Research shows that community based treatment is frequently more effective and significantly less expensive than in-prison treatment at preventing crime and reducing incarceration rates for people with mental disorders. Our state can and should provide funding for a community-based continuum of care to help those who are victims of these disorders. This continuum must include permanent supportive housing, job training and subsidized employment, educational opportunities, highly skilled professional treatment specialists who will provide services in the natural environment of the consumers of such services, and integrated dual disorders treatment of mental illness and substance abuse simultaneously.
We must begin to recognize, as the World Health Organization has, that mental disorders and substance abuse arise out of a complex set of determinants. They state, “Determinants of mental health and mental disorders include not only individual attributes such as the ability to manage one’s thoughts, emotions, behaviours and interactions with others, but also social, cultural, economic, political and environmental factors such as national policies, social protection, living standards, working conditions, and community social supports among others. Exposure to adversity at a young age is an established preventable risk factor for mental disorders.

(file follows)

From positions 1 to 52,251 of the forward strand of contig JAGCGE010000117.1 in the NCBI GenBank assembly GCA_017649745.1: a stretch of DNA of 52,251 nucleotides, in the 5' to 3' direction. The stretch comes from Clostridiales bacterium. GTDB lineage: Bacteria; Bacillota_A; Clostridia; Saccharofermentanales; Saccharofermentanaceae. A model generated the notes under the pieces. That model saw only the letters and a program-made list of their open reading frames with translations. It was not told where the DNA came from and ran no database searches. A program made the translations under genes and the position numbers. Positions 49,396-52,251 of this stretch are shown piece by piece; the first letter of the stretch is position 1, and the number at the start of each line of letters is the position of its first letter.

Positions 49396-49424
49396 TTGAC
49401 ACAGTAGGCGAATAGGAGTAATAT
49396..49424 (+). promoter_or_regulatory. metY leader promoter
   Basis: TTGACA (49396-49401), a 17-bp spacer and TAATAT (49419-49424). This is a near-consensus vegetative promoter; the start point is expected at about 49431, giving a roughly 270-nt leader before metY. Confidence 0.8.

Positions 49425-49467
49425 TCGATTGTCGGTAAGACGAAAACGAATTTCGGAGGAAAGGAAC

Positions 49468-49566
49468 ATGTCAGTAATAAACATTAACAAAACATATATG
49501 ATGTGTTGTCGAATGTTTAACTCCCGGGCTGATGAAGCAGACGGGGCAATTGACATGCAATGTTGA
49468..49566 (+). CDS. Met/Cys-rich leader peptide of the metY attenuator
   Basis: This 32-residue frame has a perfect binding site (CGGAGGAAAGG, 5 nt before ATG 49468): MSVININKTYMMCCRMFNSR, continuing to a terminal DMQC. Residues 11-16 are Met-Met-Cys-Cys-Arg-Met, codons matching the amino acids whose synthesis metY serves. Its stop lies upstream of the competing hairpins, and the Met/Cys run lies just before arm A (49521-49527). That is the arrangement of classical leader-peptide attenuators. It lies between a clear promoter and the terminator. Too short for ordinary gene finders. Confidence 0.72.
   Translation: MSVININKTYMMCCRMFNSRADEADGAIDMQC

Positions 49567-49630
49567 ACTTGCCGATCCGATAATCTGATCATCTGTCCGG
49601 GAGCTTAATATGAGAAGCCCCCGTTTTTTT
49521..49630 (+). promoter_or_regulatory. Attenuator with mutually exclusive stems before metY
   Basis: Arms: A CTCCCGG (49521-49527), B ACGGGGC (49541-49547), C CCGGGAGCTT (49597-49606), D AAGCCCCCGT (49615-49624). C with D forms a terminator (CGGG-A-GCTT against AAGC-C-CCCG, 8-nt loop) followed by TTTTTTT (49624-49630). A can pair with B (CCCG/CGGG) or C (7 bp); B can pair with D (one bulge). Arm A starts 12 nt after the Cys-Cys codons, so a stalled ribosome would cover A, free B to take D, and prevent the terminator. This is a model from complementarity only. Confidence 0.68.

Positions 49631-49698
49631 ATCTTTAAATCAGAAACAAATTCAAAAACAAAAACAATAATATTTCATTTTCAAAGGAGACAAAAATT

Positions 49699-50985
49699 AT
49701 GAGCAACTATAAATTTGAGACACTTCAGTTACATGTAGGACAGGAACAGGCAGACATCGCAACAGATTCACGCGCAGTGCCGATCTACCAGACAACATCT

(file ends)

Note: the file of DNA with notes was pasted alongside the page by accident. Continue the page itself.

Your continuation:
“Depending on the local context, certain individuals and groups in society may be placed at a significantly higher risk of experiencing mental health problems. These vulnerable groups may (but not necessarily) include members of households living in poverty, people with chronic health conditions, infants and children exposed to maltreatment and neglect, adolescents first exposed to substance use, minority groups, indigenous populations, older people, people experiencing discrimination and human rights violations, lesbian, gay, bisexual, and transgender persons, prisoners, and people exposed to conflict, natural disasters or other humanitarian emergencies.”